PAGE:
20 years of “Baduizm”
In praise of Erykah Badu and that debut album
I’m glad I’m not the only one who has clocked that Erykah Badu’s starry-eyed debut “Baduizm” is 20 years old this month. There’s a good read in Pitchfork about the album and there’s a lovely, warm-hearted, generous piece by Zac Crain from D magazine, in Badu’s Dallas hometown, about going in search of the singer and what he found along the way.
The best music is always evocative. For me, listening to “Baduizm” always throws me back to a certain time and place. I was living in London at the time and the album was the soundtrack days beginning to lengthen and the air starting to gain some warmth. I got a call from Victoria White, The Irish Times’ arts editor at the time, to go along to interview Badu for what turned out to be one of my first pieces for the paper.
She was hugely impressive, a fully formed star who was ready for some serious shape-shifting in the years to come. While most of us thought she’d follow a conventional path, it turns out that Badu was guided by a much different galaxy of stars. She’s never repeated herself, never taken the white line when there was a chance to head for the ditch instead, never followed the rules. There are times when you wonder just what the hell she is doing and then she confounds you by pulling something from the track that hooks you and spins you round.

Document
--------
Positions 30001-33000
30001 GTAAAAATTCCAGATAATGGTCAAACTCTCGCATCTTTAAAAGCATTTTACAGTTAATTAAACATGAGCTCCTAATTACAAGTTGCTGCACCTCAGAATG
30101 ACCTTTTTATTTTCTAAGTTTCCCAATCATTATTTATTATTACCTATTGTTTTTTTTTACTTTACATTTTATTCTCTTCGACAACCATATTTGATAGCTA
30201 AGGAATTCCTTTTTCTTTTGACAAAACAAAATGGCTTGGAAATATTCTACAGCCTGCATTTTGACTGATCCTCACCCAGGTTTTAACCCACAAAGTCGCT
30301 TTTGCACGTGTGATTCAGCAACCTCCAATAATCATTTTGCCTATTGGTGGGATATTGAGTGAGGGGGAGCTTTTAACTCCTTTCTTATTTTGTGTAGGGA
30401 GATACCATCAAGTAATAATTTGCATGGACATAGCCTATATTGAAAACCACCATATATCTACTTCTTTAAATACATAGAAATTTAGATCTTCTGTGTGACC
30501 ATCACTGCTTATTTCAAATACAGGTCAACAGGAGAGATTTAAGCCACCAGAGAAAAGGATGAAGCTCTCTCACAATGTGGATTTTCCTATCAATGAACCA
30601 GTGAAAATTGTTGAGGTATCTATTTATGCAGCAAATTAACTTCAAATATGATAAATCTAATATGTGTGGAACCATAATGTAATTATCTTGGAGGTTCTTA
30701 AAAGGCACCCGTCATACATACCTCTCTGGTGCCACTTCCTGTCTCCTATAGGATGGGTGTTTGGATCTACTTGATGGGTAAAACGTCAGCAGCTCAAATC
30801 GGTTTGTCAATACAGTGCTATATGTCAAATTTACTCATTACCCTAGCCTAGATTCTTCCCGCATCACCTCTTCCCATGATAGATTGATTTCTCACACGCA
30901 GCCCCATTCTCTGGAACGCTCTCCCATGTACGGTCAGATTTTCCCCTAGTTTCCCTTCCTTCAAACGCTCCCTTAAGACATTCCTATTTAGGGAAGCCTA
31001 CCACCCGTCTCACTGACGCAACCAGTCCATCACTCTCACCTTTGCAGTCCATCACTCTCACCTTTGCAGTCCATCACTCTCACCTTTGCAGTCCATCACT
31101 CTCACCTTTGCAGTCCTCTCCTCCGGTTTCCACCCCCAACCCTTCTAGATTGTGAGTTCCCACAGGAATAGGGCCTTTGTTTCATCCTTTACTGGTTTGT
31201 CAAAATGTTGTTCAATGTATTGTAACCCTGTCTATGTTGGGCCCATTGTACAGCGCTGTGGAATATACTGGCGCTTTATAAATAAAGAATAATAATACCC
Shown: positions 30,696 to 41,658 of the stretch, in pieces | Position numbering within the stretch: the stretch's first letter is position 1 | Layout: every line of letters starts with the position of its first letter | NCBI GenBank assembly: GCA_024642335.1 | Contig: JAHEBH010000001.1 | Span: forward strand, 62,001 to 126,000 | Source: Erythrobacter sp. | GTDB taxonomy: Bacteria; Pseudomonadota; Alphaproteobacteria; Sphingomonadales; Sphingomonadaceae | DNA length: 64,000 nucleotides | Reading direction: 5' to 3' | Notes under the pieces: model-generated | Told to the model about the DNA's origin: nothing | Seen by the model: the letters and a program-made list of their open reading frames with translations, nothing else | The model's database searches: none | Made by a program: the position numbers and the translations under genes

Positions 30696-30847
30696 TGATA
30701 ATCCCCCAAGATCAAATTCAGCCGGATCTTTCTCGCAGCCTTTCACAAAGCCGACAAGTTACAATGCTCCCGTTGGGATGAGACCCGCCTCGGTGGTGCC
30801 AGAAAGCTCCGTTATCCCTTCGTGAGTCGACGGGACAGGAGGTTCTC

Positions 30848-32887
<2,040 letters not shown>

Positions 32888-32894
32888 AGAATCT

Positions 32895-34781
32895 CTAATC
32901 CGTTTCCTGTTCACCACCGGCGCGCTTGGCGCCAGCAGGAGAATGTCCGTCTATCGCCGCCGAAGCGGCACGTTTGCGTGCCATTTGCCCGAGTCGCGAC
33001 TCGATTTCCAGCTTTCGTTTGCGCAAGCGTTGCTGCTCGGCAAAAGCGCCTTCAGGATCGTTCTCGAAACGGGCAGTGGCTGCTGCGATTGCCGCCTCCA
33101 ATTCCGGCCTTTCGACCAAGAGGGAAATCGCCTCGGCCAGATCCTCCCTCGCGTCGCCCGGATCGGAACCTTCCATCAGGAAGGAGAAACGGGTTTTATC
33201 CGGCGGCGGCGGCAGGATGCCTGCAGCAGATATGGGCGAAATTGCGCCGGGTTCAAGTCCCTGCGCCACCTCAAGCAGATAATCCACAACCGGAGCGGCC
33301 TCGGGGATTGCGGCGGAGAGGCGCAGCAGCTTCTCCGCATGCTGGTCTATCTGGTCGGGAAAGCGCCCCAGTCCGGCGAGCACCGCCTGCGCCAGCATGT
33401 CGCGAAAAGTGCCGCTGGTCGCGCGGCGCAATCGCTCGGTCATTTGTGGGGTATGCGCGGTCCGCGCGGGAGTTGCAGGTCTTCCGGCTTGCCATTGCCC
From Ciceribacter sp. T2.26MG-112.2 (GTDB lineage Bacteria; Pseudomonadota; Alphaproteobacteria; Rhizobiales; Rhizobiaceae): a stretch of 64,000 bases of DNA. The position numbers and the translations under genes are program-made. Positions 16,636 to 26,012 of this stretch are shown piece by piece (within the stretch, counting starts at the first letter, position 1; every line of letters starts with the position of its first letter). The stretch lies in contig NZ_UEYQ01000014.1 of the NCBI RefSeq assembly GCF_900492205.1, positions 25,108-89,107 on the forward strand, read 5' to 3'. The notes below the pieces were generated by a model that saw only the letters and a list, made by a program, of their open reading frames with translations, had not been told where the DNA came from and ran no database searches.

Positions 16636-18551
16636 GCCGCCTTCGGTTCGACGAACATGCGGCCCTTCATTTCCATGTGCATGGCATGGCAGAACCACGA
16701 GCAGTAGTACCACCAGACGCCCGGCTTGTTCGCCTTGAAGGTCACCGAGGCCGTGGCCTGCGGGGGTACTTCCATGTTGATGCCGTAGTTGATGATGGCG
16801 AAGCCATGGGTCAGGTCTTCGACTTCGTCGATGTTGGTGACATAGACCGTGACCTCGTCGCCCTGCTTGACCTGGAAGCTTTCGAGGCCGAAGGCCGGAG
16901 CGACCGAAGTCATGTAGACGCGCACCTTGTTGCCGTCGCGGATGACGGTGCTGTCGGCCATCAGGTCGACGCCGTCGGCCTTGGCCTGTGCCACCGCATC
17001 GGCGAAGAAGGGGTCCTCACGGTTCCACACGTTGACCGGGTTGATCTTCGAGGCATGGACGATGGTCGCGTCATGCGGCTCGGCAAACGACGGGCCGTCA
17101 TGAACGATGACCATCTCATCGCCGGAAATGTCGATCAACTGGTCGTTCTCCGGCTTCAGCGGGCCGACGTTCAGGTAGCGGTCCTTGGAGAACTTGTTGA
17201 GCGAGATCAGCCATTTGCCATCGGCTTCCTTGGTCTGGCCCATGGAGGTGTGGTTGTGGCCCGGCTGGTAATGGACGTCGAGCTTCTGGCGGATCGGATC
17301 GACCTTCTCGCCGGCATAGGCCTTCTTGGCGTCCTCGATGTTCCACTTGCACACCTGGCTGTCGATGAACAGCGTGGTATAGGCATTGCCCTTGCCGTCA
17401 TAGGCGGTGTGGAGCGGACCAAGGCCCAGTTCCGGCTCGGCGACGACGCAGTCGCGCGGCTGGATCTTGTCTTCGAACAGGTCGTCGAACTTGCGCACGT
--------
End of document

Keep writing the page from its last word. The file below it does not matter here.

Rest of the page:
That happened last year with her remix of Wintertime’s track “Thru It All”. Everything about it was wonky and off-kilter and yet it took your breath away because of the art and craft behind those simple twists and turns. Badu magic in full effect again.
Back in London in 1997, she played at the Cafe de Paris to show off the album and wow the natives. I’ve seen Badu a bunch of times since and it’s always an remarkably free-spirited, savvy, warm and occasionally bonkers affair. She’s still following her own star.